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dc.contributor.advisorCampbell-Kibler, Kathryn
dc.creatorTorelli, Amber
dc.description.abstractThe Midwest of the United States is an interesting area for dialectologists to study because while some claim it has its own Midland dialect (Labov et al. 2006), others say it is only an area of transition from the North to the South (Davis and Houck 1992, 1995). One way to study this area is through folk linguistics. Benson (2003) and Preston (1999) discuss the importance of using folk linguistics to help learn about these dialect areas, especially in the Midland where the dialect boundaries are not clearly defined. While there may be concern as to whether or not non-linguists are up to this task, recent dialectologist studies say people can make dialectal decisions in smaller geographic regions (Benson 2005, Bucholtz et al. 2008, Campbell-Kibler 2012), but are they also able to articulate their perceptions of the language features that differentiate these dialect regions? Through the use of dialectology maps and a mimicry task, this current study investigates people’s perceptions of dialects in Ohio, mainly where they think different dialects are and what language features are associated with these dialects, along with whether they are able to produce features. This study shows that people do have perceptions about dialects that are more or less accurate, although not complete. It is understandably easier for people to discuss where they believe dialects to be than to produce examples of these dialects.en_US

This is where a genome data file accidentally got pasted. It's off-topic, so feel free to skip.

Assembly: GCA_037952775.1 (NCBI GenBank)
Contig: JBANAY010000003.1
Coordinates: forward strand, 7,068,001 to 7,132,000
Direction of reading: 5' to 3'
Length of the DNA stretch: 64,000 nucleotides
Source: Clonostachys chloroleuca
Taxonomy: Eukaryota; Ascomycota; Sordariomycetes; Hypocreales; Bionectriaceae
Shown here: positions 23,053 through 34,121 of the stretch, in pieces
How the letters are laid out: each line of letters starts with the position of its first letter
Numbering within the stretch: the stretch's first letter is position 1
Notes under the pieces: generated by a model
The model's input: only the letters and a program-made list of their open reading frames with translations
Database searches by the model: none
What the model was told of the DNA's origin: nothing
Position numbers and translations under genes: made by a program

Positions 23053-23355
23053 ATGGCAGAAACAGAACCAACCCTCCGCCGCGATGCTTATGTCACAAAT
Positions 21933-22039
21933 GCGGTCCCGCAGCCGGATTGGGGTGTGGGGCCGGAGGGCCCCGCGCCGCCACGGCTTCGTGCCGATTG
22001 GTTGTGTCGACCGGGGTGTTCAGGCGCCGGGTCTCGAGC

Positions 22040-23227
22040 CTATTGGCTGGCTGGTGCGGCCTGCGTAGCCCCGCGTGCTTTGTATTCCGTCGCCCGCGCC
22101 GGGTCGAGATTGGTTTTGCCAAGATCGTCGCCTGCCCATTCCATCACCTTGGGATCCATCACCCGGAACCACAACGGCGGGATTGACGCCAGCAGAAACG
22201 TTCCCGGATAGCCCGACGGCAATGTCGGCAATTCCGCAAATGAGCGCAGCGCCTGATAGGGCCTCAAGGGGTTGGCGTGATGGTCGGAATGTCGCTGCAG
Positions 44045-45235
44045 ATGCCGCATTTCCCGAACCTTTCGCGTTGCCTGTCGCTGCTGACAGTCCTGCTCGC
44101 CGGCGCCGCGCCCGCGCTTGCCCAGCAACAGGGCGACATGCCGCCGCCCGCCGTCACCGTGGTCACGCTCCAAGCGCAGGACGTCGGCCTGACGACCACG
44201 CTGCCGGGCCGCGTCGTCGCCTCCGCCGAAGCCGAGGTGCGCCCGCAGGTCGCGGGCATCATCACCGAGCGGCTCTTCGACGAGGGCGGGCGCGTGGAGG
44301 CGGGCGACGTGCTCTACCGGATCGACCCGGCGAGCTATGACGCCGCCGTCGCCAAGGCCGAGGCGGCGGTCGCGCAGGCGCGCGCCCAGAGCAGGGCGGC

dc.description.sponsorshipBuckeye Language Networken_US
dc.description.sponsorshipURO Summer Research Fellowshipen_US
dc.description.sponsorshipArts and Sciences Undergraduate Research Scholarshipen_US
dc.publisherThe Ohio State Universityen_US
dc.relation.ispartofseriesThe Ohio State University. Department of Linguistics Honors Theses; 2013en_US
dc.titlePerceptual Dialectology in Ohioen_US
dc.description.embargoNo embargoen_US
dc.description.academicmajorAcademic Major: Linguisticsen_US

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